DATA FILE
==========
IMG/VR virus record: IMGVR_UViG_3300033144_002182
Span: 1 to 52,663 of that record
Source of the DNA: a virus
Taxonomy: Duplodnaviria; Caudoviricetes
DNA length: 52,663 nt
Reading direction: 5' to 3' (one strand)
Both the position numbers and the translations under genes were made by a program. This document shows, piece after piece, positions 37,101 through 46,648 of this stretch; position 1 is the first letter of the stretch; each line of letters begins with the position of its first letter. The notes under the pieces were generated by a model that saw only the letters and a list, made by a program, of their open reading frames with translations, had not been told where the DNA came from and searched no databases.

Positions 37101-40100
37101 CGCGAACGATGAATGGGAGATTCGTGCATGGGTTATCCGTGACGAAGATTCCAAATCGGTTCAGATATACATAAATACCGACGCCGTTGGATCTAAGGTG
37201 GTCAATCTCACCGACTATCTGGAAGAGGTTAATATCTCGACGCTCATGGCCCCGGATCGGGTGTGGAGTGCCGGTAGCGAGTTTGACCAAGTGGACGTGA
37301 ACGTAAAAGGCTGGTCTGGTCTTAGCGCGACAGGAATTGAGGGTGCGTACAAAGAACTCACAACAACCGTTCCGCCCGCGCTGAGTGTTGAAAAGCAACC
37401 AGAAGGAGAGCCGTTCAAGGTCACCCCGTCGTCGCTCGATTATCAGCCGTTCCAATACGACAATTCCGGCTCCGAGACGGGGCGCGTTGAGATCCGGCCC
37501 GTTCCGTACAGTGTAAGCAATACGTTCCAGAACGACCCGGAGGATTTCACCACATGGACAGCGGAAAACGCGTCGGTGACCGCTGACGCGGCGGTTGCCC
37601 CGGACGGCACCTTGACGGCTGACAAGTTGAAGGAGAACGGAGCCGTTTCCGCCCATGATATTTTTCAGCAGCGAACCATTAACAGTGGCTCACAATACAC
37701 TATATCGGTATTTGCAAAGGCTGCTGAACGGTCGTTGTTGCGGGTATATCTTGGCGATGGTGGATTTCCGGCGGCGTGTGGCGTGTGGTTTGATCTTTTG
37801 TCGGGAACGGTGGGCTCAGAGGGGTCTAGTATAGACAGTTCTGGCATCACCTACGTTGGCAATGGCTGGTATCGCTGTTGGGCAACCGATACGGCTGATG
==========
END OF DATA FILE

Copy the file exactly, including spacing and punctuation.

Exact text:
IMG/VR virus record: IMGVR_UViG_3300033144_002182
Span: 1 to 52,663 of that record
Source of the DNA: a virus
Taxonomy: Duplodnaviria; Caudoviricetes
DNA length: 52,663 nt
Reading direction: 5' to 3' (one strand)
Both the position numbers and the translations under genes were made by a program. This document shows, piece after piece, positions 37,101 through 46,648 of this stretch; position 1 is the first letter of the stretch; each line of letters begins with the position of its first letter. The notes under the pieces were generated by a model that saw only the letters and a list, made by a program, of their open reading frames with translations, had not been told where the DNA came from and searched no databases.

Positions 37101-40100
37101 CGCGAACGATGAATGGGAGATTCGTGCATGGGTTATCCGTGACGAAGATTCCAAATCGGTTCAGATATACATAAATACCGACGCCGTTGGATCTAAGGTG
37201 GTCAATCTCACCGACTATCTGGAAGAGGTTAATATCTCGACGCTCATGGCCCCGGATCGGGTGTGGAGTGCCGGTAGCGAGTTTGACCAAGTGGACGTGA
37301 ACGTAAAAGGCTGGTCTGGTCTTAGCGCGACAGGAATTGAGGGTGCGTACAAAGAACTCACAACAACCGTTCCGCCCGCGCTGAGTGTTGAAAAGCAACC
37401 AGAAGGAGAGCCGTTCAAGGTCACCCCGTCGTCGCTCGATTATCAGCCGTTCCAATACGACAATTCCGGCTCCGAGACGGGGCGCGTTGAGATCCGGCCC
37501 GTTCCGTACAGTGTAAGCAATACGTTCCAGAACGACCCGGAGGATTTCACCACATGGACAGCGGAAAACGCGTCGGTGACCGCTGACGCGGCGGTTGCCC
37601 CGGACGGCACCTTGACGGCTGACAAGTTGAAGGAGAACGGAGCCGTTTCCGCCCATGATATTTTTCAGCAGCGAACCATTAACAGTGGCTCACAATACAC
37701 TATATCGGTATTTGCAAAGGCTGCTGAACGGTCGTTGTTGCGGGTATATCTTGGCGATGGTGGATTTCCGGCGGCGTGTGGCGTGTGGTTTGATCTTTTG
37801 TCGGGAACGGTGGGCTCAGAGGGGTCTAGTATAGACAGTTCTGGCATCACCTACGTTGGCAATGGCTGGTATCGCTGTTGGGCAACCGATACGGCTGATG